The TV ad focused on a worker atop her desk, shouting about her 47 unused vacation days. “Let’s take back our summer!” she yells.
When did taking a vacation become A Big Deal?
Not a big deal here at Cojourneo. Our No. 1 value is “Treat people like human beings first,” and giving us vacation time helps fulfill that. Beyond that, in my 40 work years before Cojourneo even existed, I always took all of my vacation days. All of them. Always.
But elsewhere, it must be A Big Deal. Consider all the “You Need to Take A Vacation Or You’ll Die” and “You’ll Be More Productive If You Take A Vacation” and “Find A New Job If They Don’t Give You Vacation” stories that have popped up this summer. Like this New York Times front page story about vacation rebels.
My fave, of course, was the story of the high-spirited folk at Full Contact. They lure their people into vacation land with a $7,500 carrot. No stick needed here. You go. You disconnect. And you get paid. That simple. (Yep, they’re hiring.)
The hard-driving Brad Feld raised eyebrows when he proclaimed at TEDx that he “gets off the grid” with his wife, Amy, for one week every three months. No phone, no e-mail, no schedule. (Since this man works hours that would turn my brain to mush, I don’t know how he survives ‘til he gets to that one week.) “By always being tired and overworked,” Feld said in a blogpost, “we get to claim that we are ‘productive’ even if the things we are doing are pointless.”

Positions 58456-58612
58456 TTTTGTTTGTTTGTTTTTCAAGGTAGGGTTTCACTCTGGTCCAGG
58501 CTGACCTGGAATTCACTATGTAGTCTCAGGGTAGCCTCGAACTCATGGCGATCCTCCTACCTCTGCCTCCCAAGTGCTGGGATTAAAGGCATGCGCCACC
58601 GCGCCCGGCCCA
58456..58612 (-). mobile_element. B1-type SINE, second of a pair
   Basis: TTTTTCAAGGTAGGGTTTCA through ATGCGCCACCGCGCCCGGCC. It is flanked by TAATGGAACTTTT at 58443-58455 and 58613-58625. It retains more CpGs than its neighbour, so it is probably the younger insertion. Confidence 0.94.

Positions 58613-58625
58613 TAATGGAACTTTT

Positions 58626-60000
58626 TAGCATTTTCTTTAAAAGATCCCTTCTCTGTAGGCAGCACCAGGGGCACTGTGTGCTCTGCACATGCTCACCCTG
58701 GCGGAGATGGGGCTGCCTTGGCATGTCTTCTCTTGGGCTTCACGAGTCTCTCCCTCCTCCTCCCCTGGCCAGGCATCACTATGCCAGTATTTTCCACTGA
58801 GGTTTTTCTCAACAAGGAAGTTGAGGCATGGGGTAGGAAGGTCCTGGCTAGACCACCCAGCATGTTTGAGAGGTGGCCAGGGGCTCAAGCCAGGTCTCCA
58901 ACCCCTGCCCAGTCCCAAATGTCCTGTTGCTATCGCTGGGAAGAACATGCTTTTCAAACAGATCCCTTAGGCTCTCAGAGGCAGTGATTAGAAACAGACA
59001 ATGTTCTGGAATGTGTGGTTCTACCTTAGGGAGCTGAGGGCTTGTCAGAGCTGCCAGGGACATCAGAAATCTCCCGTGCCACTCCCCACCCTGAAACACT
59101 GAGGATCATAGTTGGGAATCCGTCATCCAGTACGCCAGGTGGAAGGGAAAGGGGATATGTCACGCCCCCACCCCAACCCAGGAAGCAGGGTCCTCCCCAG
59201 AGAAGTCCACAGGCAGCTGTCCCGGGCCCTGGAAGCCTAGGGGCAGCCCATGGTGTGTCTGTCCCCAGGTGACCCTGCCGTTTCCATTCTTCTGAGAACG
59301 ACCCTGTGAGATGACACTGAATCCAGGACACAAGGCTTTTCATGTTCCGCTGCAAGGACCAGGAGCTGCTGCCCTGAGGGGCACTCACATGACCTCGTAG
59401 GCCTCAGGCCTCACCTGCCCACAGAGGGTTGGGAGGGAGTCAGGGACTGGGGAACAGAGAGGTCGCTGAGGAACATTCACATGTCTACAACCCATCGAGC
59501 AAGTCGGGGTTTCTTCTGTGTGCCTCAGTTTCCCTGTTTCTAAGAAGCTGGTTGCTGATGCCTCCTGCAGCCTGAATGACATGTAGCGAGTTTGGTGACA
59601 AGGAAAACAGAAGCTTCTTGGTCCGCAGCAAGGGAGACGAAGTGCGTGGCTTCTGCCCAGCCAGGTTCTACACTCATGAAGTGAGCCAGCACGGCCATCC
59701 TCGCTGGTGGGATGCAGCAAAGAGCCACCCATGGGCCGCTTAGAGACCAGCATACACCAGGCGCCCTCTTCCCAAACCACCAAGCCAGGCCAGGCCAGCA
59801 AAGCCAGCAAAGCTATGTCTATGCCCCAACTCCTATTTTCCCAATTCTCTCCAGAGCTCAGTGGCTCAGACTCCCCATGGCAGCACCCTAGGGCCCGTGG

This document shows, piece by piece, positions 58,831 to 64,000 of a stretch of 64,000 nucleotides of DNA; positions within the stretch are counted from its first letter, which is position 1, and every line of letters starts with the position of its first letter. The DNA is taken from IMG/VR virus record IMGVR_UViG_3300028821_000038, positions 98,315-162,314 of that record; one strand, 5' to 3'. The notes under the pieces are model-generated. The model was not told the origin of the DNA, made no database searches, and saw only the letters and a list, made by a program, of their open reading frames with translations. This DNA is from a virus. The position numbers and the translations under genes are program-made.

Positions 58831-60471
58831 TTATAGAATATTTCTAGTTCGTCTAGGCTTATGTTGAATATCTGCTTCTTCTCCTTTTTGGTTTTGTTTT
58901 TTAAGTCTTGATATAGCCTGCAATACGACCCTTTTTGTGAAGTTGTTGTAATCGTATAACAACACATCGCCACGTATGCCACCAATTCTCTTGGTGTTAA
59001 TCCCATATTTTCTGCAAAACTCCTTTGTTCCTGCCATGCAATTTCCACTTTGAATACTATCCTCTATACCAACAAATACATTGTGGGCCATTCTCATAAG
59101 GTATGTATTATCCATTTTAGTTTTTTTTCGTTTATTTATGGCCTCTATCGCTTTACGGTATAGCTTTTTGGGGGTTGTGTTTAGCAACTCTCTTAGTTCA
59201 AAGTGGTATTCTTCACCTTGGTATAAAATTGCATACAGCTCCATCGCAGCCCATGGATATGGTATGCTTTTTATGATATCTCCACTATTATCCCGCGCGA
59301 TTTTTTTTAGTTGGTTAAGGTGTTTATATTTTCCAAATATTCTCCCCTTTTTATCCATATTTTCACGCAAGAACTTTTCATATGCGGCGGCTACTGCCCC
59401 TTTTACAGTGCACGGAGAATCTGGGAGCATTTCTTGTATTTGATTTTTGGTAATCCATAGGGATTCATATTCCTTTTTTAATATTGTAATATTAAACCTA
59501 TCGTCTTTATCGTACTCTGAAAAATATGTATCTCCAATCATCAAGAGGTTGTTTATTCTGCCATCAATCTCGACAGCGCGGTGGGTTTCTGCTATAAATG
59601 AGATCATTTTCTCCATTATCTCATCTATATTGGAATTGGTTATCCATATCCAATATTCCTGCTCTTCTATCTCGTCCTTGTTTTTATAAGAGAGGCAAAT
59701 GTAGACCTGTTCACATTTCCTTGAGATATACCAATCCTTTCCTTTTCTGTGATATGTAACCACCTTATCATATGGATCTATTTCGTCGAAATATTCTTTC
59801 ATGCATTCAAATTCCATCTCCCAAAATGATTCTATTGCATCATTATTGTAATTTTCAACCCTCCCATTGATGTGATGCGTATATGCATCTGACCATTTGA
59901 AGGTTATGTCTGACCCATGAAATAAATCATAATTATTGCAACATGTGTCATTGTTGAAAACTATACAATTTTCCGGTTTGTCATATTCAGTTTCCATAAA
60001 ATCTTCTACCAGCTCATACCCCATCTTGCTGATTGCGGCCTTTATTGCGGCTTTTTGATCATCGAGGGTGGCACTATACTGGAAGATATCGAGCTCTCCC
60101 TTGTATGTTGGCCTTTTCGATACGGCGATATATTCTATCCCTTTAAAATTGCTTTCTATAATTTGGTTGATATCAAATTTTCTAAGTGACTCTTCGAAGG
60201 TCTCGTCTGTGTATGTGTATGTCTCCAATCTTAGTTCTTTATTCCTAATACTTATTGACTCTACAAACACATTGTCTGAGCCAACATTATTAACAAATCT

In that same vein, we don’t take breaks from work because “most of us overexaggerate our own importance,” said Dalton Conley, dean for the social services at New York University and author of “Elsewhere” (Pantheon, 2009). I must admit, I wondered about the workload I was leaving behind at Cojourneo when my wife, Sue, and I left for the beach earlier this month. It’s a busy time in our company, but my beach cabin had already been paid-in-full months earlier. So what happened? My boss sent me packing. Packing for vacation, that is, with his blessing. And our Cojourneo team of Kevin, Dan and Leslie acted like a team and covered ably for me.
So, let me ask, do you work as part of a team? Then make sure they know what you do…. take your vacation…. and let your team function as a team! Don’t be like the 1,700 schmoes in this survey who said this year that they would contact their workplace while on vacation. Just shoot me. It’s that kind of insanity (or overblown self-importance!) that precipitated this cautionary tale in the New York Times.
Death. Death is another good reason to take vacations. Workplaces should have a cigarette-pack-like warning label, Dean Obeidallah said on the CNN website: “WARNING: Working too many weeks without a vacation is going to kill you. Seriously, you are going to die from it.” He cites two separate studies that found that hideous things happen to the hearts of men AND women who don’t vacation.
So, how about unlimited vacation? You read that correctly. NO LIMIT. You can read here about companies that are doing it. Supposedly in the name of Greater Employee Productivity. Damn. Why can’t we just take vacations because we’re beat-to-crap and need to relax?
Better yet, why can’t we just take vacations BECAUSE THEY’RE FUN? Maybe that’s why I work for a company whose No. 3 value is, “Follow fun and aliveness.”
—Tim Pettit, Cojourneo